The Joyful Heart of Mary
A Meditation on the Joy of the Blessed Virgin
The Mother of God is truly the "Virgin most sorrowful." But she is fittingly called in song and prose the "happy Virgin," the "joyful Virgin," and the "blessed Virgin" - "blessed," beata in Latin, means "happy, prosperous, fortunate": concepts closely allied with joy.
When we are asked about the sword - as we often are - it is a wonderful opportunity to explain the sorrows of the Blessed Virgin, and how Her Heart was wounded on Calvary when Jesus' Heart was pierced by the lance of Longinus. Our Lord already having given up the ghost, He could not feel the pain. This was in fulfillment of holy Simeon's prophecy: "And thy own soul a sword shall pierce, that, out of many hearts, thoughts may be revealed" (Luke 2:35).
The Mother of God is truly the "Virgin most sorrowful." Her many sorrows culminated in the most bitter of them all, beholding the passion and death of Her Son. Excepting only the Man of Sorrows Himself, never has anyone been plunged into the torrent of sorrow as was the Holy Virgin.
Strengthened by the virtue (and the gift) of fortitude, however, Mary was not morose or gloomy. She remained strong. Moreover, she is fittingly called in song and prose the "happy Virgin," the "joyful Virgin," and the "blessed Virgin" - "blessed," beata in Latin, means "happy, prosperous, fortunate": concepts closely allied with joy.
Being immaculately conceived, and further possessed of a super-plenitude of spiritual gifts truly rendering Her "All Holy" (Panagia, as our Eastern brethren call Her), Mary has a more just claim on the emotion of joy than any other sheer creature.
What is joy? It is an act of the will delighting in the possession of a loved good. It is a rational version of the sensible appetite called "delight." Whereas diverse bodily goods and pleasures give us delight, just as they do for brute animals, joy is a delight unique to rational creatures. Its opposite is sorrow, a passion undergone in the presence of an evil we hate.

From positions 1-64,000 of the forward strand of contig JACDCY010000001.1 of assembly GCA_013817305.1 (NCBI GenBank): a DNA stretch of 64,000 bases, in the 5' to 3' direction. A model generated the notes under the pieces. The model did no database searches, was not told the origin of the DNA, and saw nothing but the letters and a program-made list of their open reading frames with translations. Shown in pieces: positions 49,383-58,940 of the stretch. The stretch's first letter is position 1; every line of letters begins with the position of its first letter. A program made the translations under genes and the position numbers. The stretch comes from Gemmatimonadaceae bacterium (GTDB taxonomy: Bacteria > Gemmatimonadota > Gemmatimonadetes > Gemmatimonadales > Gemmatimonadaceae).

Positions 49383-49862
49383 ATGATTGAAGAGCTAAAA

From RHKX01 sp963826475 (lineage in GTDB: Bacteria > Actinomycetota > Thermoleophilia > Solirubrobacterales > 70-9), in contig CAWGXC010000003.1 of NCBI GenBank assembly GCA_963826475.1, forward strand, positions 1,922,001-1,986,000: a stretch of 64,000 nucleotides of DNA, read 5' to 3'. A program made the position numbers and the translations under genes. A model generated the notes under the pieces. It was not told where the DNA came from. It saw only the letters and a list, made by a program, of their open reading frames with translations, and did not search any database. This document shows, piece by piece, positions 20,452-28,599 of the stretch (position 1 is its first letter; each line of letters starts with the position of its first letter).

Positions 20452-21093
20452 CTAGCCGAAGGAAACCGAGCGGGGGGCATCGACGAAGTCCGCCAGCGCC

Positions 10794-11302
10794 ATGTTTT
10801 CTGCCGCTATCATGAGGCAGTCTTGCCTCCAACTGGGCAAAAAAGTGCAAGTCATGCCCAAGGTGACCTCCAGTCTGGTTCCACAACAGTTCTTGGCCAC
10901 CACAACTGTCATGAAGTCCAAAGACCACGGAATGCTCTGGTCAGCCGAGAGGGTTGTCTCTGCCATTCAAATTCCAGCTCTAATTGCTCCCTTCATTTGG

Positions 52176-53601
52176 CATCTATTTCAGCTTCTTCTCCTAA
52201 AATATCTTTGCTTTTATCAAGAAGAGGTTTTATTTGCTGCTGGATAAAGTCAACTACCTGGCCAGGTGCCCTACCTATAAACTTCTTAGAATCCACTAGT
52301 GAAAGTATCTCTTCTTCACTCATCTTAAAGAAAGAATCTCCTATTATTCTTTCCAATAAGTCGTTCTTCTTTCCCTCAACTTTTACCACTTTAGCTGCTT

We sinners delight in all sorts of base things, even when we try to be good. St. Thomas notes that our lower natures can take delight in things that our reason rejects. This is indeliberate, and is part of that war St. Paul speaks of in such graphic terms: "For the flesh lusteth against the spirit: and the spirit against the flesh; for these are contrary one to another: so that you do not the things that you would" (Gal. 5:17). But so many times, we take delight - and even joy - in foolish things, things that ought, rather, to make us weep. Mary's joys, by contrast, were all righteous.
Having no concupiscence, Mary lacked the disorder we all experience. And if joy is "delighting in the possession of a loved good," consider for a moment what might occasion Our Lady's joy, even before Her glorious Assumption: Sanctifying Grace in an eminent degree; the Gifts of the Holy Ghost operating at their apex; the infused and acquired virtues exercised in an heroic degree; the visible presence of the Incarnate Word, whom She conceived in Her mind before conceiving in Her womb (says St. Augustine); the affection of her Virgin Spouse, St. Joseph; and other manifold favors bestowed upon her by the Trinity - each Person of whom She stood in special intimate relation, as Daughter, Mother, Spouse.
Truly could She tell Saint Elizabeth, "My spirit hath rejoiced in God by savior" (Luke 1:47)!
In this, as in so many things, Our Lady stands as our exemplar. We may not be cognizant of the fact, but what we are considering here actually entails a sacred obligation of our Faith, for Holy Scripture admonishes us in manifold ways to rejoice. Often this is stated as a direct command:
"For the rest, brethren, rejoice, be perfect, take exhortation, be of one mind, have peace; and the God of peace and of love shall be with you" (2 Cor. 13:11).
"As to the rest, my brethren, rejoice in the Lord" (Phil. 3:1).
"Rejoice in the Lord always; again, I say, rejoice." (Phil. 4:4).
"Always rejoice." (I Thess. 6:16)
"But if you partake of the sufferings of Christ, rejoice that when his glory shall be revealed, you may also be glad with exceeding joy" (1 Pet. 4:13).
"And these things we write to you, that you may rejoice, and your joy may be full." (1 John 1:4).
How perfectly Mary ...
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